Benefit demonstrated in obese hypertensive patients.
ROME—Aliskiren, an oral direct renin inhibitor, lowers BP more effectively than hydrochlorothiazide as monotherapy or with add-on amlodipine in obese patients with hypertension, according to results reported here at the 44th annual meeting of the European Association for the Study of Diabetes.
Roland E. Schmieder, MD, of the department of nephrology and hypertension at the University of Erlangen in Erlangen, Germany, and coworkers compared the long-term BP reduction and safety of aliskiren and hydrochlorothiazide in obese patients (BMI 30 kg/m2 or greater) with hypertension.
For the study, they used data from a 52-week, randomized, double-blind trial involving 1,124 hypertensive patients. The trial found that an aliskiren-based regimen, including optional add-on amlodipine, provided greater BP reductions than a hydrochlorothiazide-based regimen and was also well tolerated.
The present analysis looked at the long-term efficacy and safety of aliskiren- and hydrochlorothiazide-based treatment regimens in the obese and nonobese patient subgroups in this trial.
“Approximately 75% of obese patients have hypertension, but fewer than 20% of obese hypertensive [patients] have their blood pressure controlled to less than 140/90 mm Hg,” said Dr. Schmieder, head of the Clinical Research Center at the University of Erlangen. “Even so, current guidelines include no specific recommendation for first-line treatment of hypertension in obese patients.”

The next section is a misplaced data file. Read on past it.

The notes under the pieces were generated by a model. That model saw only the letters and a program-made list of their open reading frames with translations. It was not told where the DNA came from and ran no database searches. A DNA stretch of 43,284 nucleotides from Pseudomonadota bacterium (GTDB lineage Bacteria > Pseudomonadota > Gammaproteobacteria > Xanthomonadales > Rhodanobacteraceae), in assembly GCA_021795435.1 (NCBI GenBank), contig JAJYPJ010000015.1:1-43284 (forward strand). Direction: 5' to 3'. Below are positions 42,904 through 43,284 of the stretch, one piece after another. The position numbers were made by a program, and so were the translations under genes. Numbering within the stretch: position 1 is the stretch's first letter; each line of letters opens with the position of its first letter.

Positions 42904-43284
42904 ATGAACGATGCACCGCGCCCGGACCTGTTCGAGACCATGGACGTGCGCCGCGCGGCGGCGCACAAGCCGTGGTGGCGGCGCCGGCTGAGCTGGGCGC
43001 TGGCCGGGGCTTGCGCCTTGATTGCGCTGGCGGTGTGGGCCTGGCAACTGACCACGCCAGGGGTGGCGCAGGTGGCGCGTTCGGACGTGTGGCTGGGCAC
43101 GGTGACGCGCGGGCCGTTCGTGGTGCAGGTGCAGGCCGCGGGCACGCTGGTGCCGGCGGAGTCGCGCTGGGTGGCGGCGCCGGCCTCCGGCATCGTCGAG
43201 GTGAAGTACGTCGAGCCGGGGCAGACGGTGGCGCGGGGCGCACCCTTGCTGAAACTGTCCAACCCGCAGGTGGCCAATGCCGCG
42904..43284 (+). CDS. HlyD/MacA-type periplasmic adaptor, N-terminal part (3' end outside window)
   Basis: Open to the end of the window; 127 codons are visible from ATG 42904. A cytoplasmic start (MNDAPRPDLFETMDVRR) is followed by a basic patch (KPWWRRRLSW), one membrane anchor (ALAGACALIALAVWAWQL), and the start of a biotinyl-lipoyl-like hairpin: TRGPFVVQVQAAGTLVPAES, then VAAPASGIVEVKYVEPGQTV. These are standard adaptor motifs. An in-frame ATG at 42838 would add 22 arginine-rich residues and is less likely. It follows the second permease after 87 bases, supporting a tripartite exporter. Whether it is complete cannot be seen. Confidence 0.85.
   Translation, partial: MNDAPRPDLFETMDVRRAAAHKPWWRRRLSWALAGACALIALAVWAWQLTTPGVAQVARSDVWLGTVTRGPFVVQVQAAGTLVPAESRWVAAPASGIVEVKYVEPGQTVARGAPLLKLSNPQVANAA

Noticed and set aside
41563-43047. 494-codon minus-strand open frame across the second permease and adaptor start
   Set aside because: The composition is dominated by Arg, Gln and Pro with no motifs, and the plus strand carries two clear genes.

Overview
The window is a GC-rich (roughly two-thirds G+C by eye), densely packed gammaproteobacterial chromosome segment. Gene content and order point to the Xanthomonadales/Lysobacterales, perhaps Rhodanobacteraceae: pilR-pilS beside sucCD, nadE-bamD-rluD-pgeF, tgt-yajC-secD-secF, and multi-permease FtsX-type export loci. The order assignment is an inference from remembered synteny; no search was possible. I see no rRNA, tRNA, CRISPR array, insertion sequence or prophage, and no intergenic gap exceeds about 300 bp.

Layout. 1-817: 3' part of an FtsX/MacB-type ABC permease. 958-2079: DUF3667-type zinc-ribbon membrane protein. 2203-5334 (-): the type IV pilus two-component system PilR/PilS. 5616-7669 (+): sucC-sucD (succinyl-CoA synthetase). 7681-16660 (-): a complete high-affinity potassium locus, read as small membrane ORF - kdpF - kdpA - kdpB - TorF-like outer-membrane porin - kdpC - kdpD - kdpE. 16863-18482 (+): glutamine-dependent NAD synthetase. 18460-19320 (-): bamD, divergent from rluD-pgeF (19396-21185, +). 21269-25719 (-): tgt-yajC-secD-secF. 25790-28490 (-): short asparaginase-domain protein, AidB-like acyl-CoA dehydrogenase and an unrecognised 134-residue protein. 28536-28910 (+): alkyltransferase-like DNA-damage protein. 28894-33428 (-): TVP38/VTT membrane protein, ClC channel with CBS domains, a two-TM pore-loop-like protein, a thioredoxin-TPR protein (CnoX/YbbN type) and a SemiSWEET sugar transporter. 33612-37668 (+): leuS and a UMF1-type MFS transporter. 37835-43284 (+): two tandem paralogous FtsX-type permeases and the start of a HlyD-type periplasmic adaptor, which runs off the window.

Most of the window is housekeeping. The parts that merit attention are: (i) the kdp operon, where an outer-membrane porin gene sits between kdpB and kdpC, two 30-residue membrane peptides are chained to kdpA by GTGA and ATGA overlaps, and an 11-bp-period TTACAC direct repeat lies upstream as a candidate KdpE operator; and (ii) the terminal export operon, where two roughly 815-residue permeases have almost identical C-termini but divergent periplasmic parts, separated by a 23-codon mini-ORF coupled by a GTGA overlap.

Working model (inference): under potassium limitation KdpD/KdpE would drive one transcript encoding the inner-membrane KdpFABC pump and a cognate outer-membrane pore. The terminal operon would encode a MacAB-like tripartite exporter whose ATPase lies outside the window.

Following washout and placebo run-in periods, patients were randomized in a 2:2:1 ratio to double-blind, once-daily treatment with aliskiren 150 mg, hydrochlorothiazide 12.5 mg, or placebo. After three weeks, active treatment was force-titrated to double the initial dose. At week 6, patients receiving placebo were assigned in a 1:1 ratio to double-blind, once-daily aliskiren 300 mg or hydrochlorothiazide 25 mg. For patients with uncontrolled BP, amlodipine 5 mg was added starting at week 12 and titrated to 10 mg from week 18.